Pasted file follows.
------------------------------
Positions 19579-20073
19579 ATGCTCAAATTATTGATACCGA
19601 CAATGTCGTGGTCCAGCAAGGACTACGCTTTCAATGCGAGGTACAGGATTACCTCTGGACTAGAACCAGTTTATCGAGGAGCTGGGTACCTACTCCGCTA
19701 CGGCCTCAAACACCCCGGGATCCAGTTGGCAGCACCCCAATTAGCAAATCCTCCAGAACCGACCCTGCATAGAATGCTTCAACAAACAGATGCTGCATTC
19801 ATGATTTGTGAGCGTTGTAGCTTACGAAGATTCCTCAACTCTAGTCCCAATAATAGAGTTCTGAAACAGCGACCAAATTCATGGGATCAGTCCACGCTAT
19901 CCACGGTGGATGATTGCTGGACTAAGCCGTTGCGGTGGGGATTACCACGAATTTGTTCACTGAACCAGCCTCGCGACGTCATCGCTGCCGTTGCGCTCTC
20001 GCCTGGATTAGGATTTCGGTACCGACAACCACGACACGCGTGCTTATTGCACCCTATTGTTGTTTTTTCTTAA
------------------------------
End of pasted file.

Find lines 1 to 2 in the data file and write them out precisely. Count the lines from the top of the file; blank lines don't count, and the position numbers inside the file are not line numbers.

Positions 19579-20073
19579 ATGCTCAAATTATTGATACCGA